The name of Adlai Stevenson ’22 has been bandied about during this election season, but not always in a good way. Writing in November 2007 at Slate.com, David Greenberg wondered whether Barack Obama, like Stevenson, was simply “another high-toned liberal doomed to failure.” Columnist George F. Will *68 also has drawn the comparison, while history professor Sean Wilentz has suggested that Stevenson, who twice lost the presidency, was “ambivalent about power” and embodied “beautiful loserdom.”
Stevenson defenders, not surprisingly, disagree, and several of them assembled in the Harold Dodds Auditorium of Robertson Hall Sept. 24 for a seminar titled “Adlai Stevenson’s Lasting Legacy,” sponsored by the Woodrow Wilson School.
Far from being an elite egghead out of touch with ordinary citizens, Stevenson loved campaigning and took his responsibilities toward the voters seriously, said his son, former U.S. Sen. Adlai Stevenson III. To Stevenson, democracy was not simply a means to power, but an end in itself and a chance for candidates to inform voters about their positions in a thorough and intelligent way. But he was also a practical and capable administrator. “The egghead,” his son said, “was hard-boiled.”
Stevenson, who won the Democratic presidential nomination in 1952 and 1956 but lost both elections, had a long and distinguished career. As an undergraduate at Princeton, he was managing editor of The Daily Princetonian and a top debater. After earning a law degree from Northwestern, he was elected governor of Illinois, served in the U.S. delegation that helped plan the United Nations, and was U.S. ambassador to the U.N. from 1961 until his death in 1965. At the U.N., he was best remembered for refusing to accept the evasions of Soviet ambassador Valerian Zorin about the presence of offensive missiles in Cuba during the Cuban missile crisis, telling him that the United States was prepared to wait “until hell freezes over” for an answer.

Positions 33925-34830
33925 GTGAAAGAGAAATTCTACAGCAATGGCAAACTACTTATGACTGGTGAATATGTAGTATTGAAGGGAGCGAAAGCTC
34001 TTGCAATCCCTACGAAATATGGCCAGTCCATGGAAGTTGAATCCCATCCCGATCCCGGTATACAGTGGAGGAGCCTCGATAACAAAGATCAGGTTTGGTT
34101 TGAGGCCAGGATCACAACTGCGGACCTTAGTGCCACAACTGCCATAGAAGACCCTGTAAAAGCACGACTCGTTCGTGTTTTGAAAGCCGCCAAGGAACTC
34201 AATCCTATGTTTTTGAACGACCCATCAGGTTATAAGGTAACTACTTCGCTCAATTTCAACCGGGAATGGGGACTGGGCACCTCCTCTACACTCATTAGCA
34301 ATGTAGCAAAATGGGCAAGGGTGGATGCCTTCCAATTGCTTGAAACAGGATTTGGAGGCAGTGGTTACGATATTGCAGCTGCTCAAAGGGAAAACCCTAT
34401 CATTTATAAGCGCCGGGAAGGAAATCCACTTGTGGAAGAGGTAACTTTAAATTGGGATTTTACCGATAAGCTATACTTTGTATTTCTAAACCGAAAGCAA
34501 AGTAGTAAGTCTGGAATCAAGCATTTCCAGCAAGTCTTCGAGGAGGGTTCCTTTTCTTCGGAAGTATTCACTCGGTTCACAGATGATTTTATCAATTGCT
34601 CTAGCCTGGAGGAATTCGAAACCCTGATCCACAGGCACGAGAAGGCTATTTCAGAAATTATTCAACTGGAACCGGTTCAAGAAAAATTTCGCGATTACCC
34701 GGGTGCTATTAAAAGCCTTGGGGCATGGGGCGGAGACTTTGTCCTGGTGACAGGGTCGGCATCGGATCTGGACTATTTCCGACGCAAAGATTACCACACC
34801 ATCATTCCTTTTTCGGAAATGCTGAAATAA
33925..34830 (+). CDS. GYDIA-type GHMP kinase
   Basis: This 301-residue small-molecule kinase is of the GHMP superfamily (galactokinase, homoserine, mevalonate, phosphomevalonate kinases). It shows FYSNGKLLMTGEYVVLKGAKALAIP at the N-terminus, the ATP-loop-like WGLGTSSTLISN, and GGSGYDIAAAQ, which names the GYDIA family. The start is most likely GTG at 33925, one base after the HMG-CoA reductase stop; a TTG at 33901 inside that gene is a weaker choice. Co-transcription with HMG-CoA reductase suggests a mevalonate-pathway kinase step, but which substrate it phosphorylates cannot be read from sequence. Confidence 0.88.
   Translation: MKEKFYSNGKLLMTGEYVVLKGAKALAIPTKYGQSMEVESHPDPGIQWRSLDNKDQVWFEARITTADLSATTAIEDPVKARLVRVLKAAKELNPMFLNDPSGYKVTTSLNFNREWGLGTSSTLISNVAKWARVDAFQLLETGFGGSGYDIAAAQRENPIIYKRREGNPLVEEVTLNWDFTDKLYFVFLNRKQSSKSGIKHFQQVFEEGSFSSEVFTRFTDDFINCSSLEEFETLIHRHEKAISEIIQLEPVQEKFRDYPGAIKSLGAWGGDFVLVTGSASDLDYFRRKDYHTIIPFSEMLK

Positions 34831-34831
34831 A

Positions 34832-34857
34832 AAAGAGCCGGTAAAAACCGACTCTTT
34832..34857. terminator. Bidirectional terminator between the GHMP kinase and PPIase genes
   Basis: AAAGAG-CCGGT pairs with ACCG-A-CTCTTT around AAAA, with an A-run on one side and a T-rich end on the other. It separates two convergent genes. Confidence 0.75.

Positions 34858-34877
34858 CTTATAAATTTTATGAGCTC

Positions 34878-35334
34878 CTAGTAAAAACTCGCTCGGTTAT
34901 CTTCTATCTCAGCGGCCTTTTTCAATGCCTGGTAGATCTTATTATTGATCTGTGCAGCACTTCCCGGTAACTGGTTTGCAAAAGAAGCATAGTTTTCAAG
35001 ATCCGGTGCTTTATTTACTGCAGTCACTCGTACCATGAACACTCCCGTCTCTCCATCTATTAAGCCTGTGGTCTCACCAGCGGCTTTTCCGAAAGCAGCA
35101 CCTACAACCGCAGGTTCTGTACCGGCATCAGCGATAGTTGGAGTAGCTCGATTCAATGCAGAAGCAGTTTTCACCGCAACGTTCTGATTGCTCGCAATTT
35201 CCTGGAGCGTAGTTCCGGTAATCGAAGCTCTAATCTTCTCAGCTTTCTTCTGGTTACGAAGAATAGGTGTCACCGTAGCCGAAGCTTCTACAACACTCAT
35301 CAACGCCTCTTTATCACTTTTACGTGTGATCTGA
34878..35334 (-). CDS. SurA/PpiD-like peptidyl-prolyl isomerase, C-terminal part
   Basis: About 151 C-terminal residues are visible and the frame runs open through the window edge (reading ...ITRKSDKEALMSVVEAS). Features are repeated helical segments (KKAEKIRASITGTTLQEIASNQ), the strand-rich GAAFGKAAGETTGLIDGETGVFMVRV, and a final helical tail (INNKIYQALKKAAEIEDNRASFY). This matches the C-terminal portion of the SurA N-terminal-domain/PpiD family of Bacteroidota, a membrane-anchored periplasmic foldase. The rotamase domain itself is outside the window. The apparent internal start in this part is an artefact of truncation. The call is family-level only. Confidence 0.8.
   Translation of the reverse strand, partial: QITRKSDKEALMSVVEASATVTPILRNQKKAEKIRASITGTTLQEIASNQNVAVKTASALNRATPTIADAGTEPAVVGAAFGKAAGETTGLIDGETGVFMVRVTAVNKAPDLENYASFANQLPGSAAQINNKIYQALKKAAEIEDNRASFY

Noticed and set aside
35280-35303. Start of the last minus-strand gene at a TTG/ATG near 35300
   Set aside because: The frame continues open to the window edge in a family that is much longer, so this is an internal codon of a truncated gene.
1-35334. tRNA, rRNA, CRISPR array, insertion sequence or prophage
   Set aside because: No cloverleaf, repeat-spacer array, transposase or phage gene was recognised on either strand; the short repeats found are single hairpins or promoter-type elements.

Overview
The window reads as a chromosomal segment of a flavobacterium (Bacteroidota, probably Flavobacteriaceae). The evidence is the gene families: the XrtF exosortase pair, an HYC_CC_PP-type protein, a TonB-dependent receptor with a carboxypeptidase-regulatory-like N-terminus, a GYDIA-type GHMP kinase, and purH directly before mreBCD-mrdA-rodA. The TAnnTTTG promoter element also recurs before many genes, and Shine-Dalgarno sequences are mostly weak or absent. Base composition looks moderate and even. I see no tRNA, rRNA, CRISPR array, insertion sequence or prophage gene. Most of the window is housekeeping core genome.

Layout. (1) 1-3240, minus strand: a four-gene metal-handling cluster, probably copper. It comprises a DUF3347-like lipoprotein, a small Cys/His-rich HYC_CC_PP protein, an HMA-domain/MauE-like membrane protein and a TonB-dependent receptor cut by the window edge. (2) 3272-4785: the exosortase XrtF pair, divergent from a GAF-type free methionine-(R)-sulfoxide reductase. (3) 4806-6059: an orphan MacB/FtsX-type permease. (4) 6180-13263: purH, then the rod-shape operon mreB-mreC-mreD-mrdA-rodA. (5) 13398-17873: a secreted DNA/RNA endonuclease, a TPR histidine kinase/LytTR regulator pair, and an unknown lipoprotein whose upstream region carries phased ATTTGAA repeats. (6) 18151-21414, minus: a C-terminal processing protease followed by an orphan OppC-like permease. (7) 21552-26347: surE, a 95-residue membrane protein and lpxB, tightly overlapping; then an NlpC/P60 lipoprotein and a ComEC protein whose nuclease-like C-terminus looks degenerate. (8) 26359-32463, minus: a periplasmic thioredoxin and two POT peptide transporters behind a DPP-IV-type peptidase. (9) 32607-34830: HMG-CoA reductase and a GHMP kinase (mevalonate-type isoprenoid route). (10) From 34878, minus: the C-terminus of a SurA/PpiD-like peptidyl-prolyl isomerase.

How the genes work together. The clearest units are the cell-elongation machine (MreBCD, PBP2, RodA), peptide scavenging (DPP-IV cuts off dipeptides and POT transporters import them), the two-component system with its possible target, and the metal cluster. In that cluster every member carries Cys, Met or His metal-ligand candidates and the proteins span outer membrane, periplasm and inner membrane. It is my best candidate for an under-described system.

The panelists noted the number of capable people Stevenson brought into government service, including former aides Willard Wirtz, who went on to become secretary of labor, and George Ball, later undersecretary of state. They extolled Stevenson’s wit and erudition, along with his commitment to peace, noting that Stevenson was the first American politician to advocate a nuclear test ban and served as the intellectual father of the New Frontier and Great Society. Henry Bienen, president of Northwestern University and former Wilson School dean, praised Stevenson for his “absence of cant, clear vision, and forward thinking.”
Other panelists, most of whom had known or worked with Stevenson, included former congressman and New York University president John Brademas; former diplomat and World Bank executive A. Edward Elmendorf; senior administrative law judge Alvin Liebling; former U.S. ambassador to the Soviet Union Jack Matlock; former assistant attorney general William vanden Heuvel; and former Princeton dean of student affairs Adele Simmons.